Lepidium campestre (L.) W.T. Aiton

Field Cress


CC = *
CW = 5
MOC = 64

© SRTurner

Family - Brassicaceae

Habit - Taprooted annual forb.

Stems - Erect, to 50 cm, usually unbranched below the inflorescence, sometimes multiple from base, densely pubescent with short, spreading hairs.

Lepidium_campestre_stem.jpg Stem and nodes.

© SRTurner

Leaves - Alternate, 2-7 cm long, sessile, clasping the stem with pointed auricles, dense along stem, the blades narrowly oblong to lanceolate in outline, the margins usually shallowly toothed (the basal leaves less commonly 1 time pinnately lobed), densely short-hairy. Basal leaves petiolate, entire or with shallow lobes.

Lepidium_campestre_leaves.jpg Stem and leaves.

© SRTurner

Lepidium_campestre_leaf1.jpg Leaf adaxial.

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Lepidium_campestre_leaf2.jpg Leaf abaxial.

© SRTurner

Inflorescence - Compact terminal panicles or racemes, ebracteate, elongating in fruit to 25 cm. Axis and pedicels hairy. Pedicels to 8 mm long in fruit, spreading.

Lepidium_campestre_inflorescence.jpg Inflorescence.

© SRTurner

Lepidium_campestre_inflorescence2.jpg Inflorescence detail.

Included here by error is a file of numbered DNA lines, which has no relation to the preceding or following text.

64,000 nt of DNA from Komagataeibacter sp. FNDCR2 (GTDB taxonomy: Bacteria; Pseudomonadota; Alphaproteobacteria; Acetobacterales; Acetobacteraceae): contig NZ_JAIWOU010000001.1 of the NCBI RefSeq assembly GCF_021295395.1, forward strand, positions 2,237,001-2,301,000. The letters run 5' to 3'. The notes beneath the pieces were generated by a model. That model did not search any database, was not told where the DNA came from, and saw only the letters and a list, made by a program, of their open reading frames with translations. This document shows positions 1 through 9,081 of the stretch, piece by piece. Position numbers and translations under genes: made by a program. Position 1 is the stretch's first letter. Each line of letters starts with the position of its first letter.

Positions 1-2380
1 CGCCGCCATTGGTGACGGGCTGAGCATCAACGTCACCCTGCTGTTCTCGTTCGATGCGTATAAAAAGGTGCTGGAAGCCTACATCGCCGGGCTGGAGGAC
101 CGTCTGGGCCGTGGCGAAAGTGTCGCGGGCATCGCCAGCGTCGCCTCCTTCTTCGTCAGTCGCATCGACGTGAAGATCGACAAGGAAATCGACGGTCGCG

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Flowers - Sepals 4, 1.3-1.8 mm long, narrowly elliptic. Petals 4, 1.8-2.5 mm long, spatulate, clawed, white. Stamens 6. Styles 0.1-0.5 mm long, persistent in fruit. Ovary compressed.

Lepidium_campestre_calyces.jpg Calyces.

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Lepidium_campestre_flowers.jpg Flowers.

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Fruits - Silicles 5-6 mm long, ovate to broadly oblong in outline, the tip shallowly notched and relatively broadly winged, flattened, the valves with minute papillae. Seeds 2.0-2.3 mm long, 1 per locule, obovate in outline, not winged, the surface minutely papillate, reddish gray to dark brown or black.

Lepidium_campestre_fruits.jpg Fruits.

© SRTurner

Flowering - April - June.

Habitat - Pastures, fields, roadsides, railroads, open disturbed areas.

Origin - Native to Europe.

Lookalikes - Thlaspi arvense, other species of Lepidium.

Other info. - This plant is often overlooked or ignored due to its small flowers and generally weedy appearance. It is common across most of Missouri, and is also found in many other areas of the continental U.S. It is easily recognized by the hairy stems with numerous clasping leaves, tiny white flowers in dense inflorescences, and small disklike fruits. The inflorescences are often branched and assume a rough candelabra shape. The plant tends to be canescent - having a greyish cast due to a dense covering of short hairs. The fruits have only 1 seed per locule (2 per fruit).

The plant has been investigated as an oil seed crop suitable for northern latitudes. Young plants are edible, raw in salads or as a potherb, and the fruits and seeds have been used as a seasoning. A synonym for the plant is Thlaspi campestre L.

Photographs taken at Weldon Spring Conservation Area, St. Charles County, MO, 5-10-2009, 4-13-2011, and 4-6-2012, Greensfelder Park, near Pacific, St. Louis County, MO, 4-20-2010, and along the Katy Trail near Dutzow, Warren County, MO, 4-22-2020 (SRTurner).